I also want to thank you Hytzipky - I have been playing with many of these recipes you have posted for us! - My Lobster Sauce was almost spot on perfect! - My Ribs were close but still missing something (I know many of the New England Restaurants do things somewhat differently from one another - I made up a batch of Pork Wontons and Crab Rangoons - I made a wontons soup and they were great (although I made a mistake in making both batches at the same time so some spices ended up in the wontons that weren't supposed to be there (still tasted great, just a tad spicier) I froze the rest to cook at a later date and looking forward to it.
                                            Next up is the rice - So far not close enough but I know I need to get better with my Wok skills (not getting it hot enough is a problem) and the rice texture / color is wrong - flavor is still a bit off but I'm working on it -- what do you recommend Long Grain Brown (Parbroiled?) some recipes I read also said to the rice sit for a day... Hoping I can get closer to perfection -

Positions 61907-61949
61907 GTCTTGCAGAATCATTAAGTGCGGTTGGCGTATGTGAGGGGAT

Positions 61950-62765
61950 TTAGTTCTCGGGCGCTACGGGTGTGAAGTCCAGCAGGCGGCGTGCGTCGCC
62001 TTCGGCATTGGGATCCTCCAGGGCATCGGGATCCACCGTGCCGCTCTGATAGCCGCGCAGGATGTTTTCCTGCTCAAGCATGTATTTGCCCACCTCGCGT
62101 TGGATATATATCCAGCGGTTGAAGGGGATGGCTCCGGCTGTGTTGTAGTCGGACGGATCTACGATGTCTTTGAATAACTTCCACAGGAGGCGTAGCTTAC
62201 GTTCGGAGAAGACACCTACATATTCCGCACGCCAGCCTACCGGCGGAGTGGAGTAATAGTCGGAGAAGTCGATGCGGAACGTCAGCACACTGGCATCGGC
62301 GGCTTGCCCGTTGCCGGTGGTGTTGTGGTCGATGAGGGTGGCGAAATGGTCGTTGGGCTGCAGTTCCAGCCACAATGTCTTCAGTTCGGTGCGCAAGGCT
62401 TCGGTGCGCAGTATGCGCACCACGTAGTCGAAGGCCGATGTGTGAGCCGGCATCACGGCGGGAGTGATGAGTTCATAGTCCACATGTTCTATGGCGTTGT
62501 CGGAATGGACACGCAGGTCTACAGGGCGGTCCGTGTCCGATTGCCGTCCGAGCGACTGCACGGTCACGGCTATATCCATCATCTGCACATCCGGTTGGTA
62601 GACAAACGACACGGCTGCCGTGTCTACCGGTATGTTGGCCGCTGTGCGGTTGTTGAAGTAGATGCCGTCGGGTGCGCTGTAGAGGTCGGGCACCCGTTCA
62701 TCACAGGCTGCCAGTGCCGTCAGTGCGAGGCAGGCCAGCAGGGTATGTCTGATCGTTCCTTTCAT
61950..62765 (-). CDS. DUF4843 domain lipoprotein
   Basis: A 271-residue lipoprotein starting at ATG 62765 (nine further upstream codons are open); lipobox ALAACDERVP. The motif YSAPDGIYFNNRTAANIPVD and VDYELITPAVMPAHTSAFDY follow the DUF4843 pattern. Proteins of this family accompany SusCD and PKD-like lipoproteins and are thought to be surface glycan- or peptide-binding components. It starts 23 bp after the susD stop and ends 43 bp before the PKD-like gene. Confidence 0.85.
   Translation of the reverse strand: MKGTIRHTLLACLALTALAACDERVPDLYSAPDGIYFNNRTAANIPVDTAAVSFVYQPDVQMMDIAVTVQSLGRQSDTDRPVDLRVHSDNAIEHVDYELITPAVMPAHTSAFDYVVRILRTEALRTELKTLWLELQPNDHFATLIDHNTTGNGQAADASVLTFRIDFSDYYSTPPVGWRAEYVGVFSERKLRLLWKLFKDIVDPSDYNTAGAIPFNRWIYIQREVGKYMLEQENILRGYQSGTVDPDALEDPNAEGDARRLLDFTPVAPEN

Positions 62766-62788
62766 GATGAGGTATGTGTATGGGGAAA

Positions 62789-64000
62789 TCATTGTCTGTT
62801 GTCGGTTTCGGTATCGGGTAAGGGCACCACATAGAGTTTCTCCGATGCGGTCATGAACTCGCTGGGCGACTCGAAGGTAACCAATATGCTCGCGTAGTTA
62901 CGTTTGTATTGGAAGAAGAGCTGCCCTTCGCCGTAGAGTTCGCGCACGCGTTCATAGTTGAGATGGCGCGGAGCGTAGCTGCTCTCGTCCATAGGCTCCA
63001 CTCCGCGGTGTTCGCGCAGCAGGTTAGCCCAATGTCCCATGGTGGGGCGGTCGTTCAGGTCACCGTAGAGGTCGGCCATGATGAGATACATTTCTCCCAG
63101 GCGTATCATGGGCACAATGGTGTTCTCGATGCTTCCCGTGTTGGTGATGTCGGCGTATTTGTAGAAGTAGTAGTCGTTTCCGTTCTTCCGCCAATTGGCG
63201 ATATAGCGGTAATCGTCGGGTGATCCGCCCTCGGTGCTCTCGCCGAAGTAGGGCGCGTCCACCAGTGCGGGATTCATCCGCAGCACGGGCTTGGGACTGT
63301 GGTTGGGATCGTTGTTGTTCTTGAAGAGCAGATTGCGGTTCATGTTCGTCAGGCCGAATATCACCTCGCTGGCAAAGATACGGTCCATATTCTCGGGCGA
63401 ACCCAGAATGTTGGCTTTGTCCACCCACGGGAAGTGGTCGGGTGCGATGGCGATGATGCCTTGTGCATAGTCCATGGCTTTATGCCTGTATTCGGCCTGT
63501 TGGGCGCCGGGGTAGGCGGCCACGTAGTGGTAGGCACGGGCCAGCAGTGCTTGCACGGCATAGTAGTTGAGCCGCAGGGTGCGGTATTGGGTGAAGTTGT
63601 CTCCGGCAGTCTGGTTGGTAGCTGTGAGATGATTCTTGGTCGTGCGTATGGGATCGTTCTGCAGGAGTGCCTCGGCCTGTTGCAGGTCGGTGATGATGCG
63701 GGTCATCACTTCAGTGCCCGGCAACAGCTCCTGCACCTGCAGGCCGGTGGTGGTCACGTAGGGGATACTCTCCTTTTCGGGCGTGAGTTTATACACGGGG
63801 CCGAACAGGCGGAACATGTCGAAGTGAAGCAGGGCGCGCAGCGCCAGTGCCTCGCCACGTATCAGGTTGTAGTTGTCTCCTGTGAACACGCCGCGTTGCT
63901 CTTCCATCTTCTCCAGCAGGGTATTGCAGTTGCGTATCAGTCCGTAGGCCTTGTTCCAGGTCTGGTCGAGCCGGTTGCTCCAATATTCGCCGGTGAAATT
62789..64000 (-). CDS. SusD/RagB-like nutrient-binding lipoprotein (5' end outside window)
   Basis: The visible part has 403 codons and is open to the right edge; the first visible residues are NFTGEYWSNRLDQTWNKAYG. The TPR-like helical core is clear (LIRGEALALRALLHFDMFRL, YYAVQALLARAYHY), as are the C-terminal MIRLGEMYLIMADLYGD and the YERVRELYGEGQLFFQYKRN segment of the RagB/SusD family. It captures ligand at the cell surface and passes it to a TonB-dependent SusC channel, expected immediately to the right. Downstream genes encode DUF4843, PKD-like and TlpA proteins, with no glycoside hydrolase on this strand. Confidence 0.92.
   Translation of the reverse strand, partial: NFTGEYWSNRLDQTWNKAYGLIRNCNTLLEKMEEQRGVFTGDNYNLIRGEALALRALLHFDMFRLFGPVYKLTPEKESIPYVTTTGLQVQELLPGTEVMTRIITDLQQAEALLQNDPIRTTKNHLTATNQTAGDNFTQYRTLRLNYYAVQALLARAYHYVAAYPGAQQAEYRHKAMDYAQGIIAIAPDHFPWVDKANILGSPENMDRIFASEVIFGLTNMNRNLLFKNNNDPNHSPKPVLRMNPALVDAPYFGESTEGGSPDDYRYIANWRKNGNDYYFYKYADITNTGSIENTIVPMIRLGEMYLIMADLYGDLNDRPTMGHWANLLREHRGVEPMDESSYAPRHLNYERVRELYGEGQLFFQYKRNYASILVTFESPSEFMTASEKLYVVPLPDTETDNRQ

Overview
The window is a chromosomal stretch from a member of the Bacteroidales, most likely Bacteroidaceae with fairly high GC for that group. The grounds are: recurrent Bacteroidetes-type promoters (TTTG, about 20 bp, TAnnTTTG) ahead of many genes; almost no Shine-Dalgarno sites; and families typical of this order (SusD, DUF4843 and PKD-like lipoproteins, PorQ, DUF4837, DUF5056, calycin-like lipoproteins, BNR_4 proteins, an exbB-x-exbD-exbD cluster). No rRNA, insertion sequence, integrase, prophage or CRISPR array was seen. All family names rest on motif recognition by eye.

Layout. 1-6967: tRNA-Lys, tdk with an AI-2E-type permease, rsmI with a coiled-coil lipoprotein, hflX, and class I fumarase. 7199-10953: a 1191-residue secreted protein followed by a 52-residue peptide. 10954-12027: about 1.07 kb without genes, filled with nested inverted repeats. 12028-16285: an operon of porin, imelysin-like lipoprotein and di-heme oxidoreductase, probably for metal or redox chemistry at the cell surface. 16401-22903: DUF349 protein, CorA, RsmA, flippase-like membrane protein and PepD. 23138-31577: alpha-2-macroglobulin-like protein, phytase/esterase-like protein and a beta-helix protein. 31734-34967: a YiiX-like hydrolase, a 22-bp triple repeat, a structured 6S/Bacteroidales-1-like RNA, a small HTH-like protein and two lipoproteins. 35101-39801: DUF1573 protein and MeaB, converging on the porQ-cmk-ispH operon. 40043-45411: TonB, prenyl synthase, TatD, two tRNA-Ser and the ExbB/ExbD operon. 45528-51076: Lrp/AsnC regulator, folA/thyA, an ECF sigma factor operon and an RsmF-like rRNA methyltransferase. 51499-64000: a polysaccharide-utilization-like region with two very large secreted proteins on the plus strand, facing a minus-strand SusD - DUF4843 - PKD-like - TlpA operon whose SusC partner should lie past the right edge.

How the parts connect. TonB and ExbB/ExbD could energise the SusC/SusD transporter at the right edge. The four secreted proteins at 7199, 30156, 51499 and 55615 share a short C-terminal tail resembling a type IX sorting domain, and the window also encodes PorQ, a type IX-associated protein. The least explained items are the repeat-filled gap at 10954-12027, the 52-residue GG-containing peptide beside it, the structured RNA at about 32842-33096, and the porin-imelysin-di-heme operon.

My Beef Teriyaki Skewers - good, but still not close enough to the flavor up north. My prep is off and the flavor although yummy has not hit the mark -
                                            And my last question if you know - many of my friends who have moved away miss one vital massively addictive component.... Duck sauce - I am 95% there with my latest batch. Its so close and its certainly good enough to use as its far better than anything I can buy locally here in Atlanta. I buy a few containers when I occasionally make it up to Mass. and bring it back with me and use it sparingly. I have found a few recipes (various places around the net) and some are just way off. But there is a "zing" to it I cant quite reach -
                                            Its know its almost entirely sweetened apple sauce and sugar - Molasses yes maybe a little, but too much carries too much of that pungent flavor and smell - Soy again, a little bit but some brands have different tastes - and a little bit of Vinegar I think so - but what type? - But there is still missing component(s) - that creates that distinctive zing on the tongue the darker color and the somewhat syrupy/almost slightly oily consistency